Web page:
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Thread: Where should I go if I want to learn the astronomical consensus on something?

  1. #1
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    Where should I go if I want to learn the astronomical consensus on something?

    If I wanted to say something like "Most astronomers think that..." what would be the best type of source to use?
    "Occam" is the name of the alien race that will enslave us all eventually. And they've got razors for hands. I don't know if that's true but it seems like the simplest answer."

    Stephen Colbert.

  2. #2
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    There's not some system that keeps track of what each astronomer thinks, and keeps public statistics, and has a solid, no gray area, definition of who is and is not an astronomer. Your easiest approach is to look the topic up on Wikipedia.
    Forming opinions as we speak

  3. #3
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    I think avoiding the phrase "Most astronomers think ..." would be a good idea.
    I'd suggesting looking at a few standard textbooks and then saying "The textbooks say ..."

    Wikipedia may be useful, but may not - and to tell if it's useful you'll need to do your own research anyway. For example, the Wiki entry for Apsis has for the last ten years contained a list of specific terms for the apsidal points of orbits around the planets, many of which have never appeared in the scientific literature recorded by the Astrophysics Data System, or in any of the books searched by Google Ngram, and it omits some terms that are standard. That's a huge mismatch between Wikipedia and what real astronomers and physicists are doing.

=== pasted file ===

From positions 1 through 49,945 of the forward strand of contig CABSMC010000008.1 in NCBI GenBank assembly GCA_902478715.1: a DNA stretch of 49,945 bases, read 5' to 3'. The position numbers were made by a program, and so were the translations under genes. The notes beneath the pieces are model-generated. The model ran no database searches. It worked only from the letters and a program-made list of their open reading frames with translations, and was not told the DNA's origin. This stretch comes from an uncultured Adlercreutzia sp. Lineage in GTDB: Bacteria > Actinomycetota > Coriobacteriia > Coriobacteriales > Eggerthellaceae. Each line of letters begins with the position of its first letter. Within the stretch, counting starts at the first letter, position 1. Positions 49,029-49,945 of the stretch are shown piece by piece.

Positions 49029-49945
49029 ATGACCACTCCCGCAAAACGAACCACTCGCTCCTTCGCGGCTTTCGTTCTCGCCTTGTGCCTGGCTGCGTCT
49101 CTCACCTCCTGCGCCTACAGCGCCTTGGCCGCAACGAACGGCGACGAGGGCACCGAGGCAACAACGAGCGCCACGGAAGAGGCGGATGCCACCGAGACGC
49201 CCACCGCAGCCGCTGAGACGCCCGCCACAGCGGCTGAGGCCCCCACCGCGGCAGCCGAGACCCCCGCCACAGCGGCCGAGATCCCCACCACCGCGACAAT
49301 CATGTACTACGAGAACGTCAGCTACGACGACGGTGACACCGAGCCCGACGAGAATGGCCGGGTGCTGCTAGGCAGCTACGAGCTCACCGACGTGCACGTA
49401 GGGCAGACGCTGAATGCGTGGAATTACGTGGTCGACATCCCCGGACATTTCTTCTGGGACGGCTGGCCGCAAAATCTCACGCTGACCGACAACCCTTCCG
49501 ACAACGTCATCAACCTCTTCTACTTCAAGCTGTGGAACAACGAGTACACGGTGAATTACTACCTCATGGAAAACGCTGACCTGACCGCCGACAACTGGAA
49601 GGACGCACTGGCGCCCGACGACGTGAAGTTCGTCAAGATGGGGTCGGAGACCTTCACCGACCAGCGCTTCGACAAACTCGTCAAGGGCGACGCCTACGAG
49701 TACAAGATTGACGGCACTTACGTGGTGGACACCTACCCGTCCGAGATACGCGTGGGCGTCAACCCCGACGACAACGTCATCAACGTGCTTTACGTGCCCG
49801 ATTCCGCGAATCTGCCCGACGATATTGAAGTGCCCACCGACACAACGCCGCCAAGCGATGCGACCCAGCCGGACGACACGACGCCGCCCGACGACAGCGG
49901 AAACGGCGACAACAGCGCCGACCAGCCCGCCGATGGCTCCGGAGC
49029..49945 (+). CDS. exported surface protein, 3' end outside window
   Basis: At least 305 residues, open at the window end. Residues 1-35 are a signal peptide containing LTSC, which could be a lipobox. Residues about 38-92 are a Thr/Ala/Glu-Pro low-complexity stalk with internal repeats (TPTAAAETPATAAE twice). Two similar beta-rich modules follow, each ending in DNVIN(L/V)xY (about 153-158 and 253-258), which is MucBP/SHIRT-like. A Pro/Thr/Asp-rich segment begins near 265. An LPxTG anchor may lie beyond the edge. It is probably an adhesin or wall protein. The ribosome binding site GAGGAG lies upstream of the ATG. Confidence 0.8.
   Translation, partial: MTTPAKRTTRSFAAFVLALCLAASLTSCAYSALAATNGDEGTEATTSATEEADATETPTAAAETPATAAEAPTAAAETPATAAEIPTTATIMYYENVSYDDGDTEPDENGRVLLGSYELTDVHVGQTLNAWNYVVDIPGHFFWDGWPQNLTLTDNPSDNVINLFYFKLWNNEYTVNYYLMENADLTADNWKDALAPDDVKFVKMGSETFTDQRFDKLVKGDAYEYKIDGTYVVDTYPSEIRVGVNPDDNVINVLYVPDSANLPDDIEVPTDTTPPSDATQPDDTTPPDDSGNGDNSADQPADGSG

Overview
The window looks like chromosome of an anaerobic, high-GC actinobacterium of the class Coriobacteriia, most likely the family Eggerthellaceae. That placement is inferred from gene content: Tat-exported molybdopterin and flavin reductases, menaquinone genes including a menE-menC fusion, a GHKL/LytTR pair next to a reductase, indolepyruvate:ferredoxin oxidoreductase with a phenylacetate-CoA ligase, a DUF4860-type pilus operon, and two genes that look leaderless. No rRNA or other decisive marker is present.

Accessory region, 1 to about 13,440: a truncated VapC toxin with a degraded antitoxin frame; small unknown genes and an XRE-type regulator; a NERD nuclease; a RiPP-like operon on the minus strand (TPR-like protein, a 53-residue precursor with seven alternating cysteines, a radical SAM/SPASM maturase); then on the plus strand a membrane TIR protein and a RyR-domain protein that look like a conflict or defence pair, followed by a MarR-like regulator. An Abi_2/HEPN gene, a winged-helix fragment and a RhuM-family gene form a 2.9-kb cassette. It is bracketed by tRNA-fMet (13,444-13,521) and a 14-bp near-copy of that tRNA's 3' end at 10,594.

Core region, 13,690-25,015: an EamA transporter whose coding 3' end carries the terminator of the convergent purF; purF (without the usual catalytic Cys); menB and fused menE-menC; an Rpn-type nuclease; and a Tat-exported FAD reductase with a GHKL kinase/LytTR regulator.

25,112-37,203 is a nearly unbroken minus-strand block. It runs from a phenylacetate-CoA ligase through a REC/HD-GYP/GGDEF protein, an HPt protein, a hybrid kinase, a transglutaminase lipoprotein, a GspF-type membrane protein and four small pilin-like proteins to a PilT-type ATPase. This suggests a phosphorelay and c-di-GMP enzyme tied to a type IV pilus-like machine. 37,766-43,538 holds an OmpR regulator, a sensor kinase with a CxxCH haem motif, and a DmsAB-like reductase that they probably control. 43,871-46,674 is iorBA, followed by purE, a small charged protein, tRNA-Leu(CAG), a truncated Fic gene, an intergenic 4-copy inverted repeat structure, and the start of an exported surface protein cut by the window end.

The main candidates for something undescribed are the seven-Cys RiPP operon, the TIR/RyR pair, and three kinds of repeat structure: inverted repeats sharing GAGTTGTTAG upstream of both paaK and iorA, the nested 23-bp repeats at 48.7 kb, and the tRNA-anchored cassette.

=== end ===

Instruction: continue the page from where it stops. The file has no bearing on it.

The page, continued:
Grant Hutchison

  4. #4
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    Quote Originally Posted by parallaxicality View Post
    If I wanted to say something like "Most astronomers think that..." what would be the best type of source to use?
    Discerning readers will recognize that "most" is a "weasel word". It's an great tactic for someone make who is trying to manipulate their readers:

    - without naming sources, how is one to verify or falsify?
    - it is very easy to manipulate who is - and is not - considered in the representative group
    - it can easily mean 51%
    - compelling assertions are not usually put to a community vote


    I'm not suggesting you are manipulating , I'm simply suggesting avoiding using what is known to be a questionable tactic.

    You would actually be better to go with one or two reputable sources who explicitly purport the idea you're presenting.

  5. #5
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    Ask an astronomer here on CQ. There are several who are pretty well read.

  6. #6
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    Quote Originally Posted by StupendousMan View Post
    Ask an astronomer here on CQ. There are several who are pretty well read.
    Isn't that ... kinda what he just did?

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